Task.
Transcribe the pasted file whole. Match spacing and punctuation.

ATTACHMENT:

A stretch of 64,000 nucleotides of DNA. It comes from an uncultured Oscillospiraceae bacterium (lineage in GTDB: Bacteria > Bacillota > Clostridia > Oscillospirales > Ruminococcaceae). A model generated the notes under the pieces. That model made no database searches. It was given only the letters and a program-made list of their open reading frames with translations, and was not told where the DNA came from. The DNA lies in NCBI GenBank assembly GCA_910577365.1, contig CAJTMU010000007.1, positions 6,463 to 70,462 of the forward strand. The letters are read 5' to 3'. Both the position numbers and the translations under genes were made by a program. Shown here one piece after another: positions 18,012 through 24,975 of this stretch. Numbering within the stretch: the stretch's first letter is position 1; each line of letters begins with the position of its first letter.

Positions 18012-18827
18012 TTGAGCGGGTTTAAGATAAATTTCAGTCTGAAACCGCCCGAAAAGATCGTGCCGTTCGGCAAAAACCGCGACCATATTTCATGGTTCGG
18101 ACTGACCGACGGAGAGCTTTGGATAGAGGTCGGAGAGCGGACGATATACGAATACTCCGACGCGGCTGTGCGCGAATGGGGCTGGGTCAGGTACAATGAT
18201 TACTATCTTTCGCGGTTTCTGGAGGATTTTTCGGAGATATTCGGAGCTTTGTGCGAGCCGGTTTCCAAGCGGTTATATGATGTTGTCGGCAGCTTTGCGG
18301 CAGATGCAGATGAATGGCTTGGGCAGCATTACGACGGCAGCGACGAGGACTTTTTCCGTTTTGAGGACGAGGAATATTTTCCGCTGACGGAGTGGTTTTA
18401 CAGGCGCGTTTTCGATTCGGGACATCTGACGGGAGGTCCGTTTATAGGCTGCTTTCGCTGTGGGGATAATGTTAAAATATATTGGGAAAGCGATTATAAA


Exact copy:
A stretch of 64,000 nucleotides of DNA. It comes from an uncultured Oscillospiraceae bacterium (lineage in GTDB: Bacteria > Bacillota > Clostridia > Oscillospirales > Ruminococcaceae). A model generated the notes under the pieces. That model made no database searches. It was given only the letters and a program-made list of their open reading frames with translations, and was not told where the DNA came from. The DNA lies in NCBI GenBank assembly GCA_910577365.1, contig CAJTMU010000007.1, positions 6,463 to 70,462 of the forward strand. The letters are read 5' to 3'. Both the position numbers and the translations under genes were made by a program. Shown here one piece after another: positions 18,012 through 24,975 of this stretch. Numbering within the stretch: the stretch's first letter is position 1; each line of letters begins with the position of its first letter.

Positions 18012-18827
18012 TTGAGCGGGTTTAAGATAAATTTCAGTCTGAAACCGCCCGAAAAGATCGTGCCGTTCGGCAAAAACCGCGACCATATTTCATGGTTCGG
18101 ACTGACCGACGGAGAGCTTTGGATAGAGGTCGGAGAGCGGACGATATACGAATACTCCGACGCGGCTGTGCGCGAATGGGGCTGGGTCAGGTACAATGAT
18201 TACTATCTTTCGCGGTTTCTGGAGGATTTTTCGGAGATATTCGGAGCTTTGTGCGAGCCGGTTTCCAAGCGGTTATATGATGTTGTCGGCAGCTTTGCGG
18301 CAGATGCAGATGAATGGCTTGGGCAGCATTACGACGGCAGCGACGAGGACTTTTTCCGTTTTGAGGACGAGGAATATTTTCCGCTGACGGAGTGGTTTTA
18401 CAGGCGCGTTTTCGATTCGGGACATCTGACGGGAGGTCCGTTTATAGGCTGCTTTCGCTGTGGGGATAATGTTAAAATATATTGGGAAAGCGATTATAAA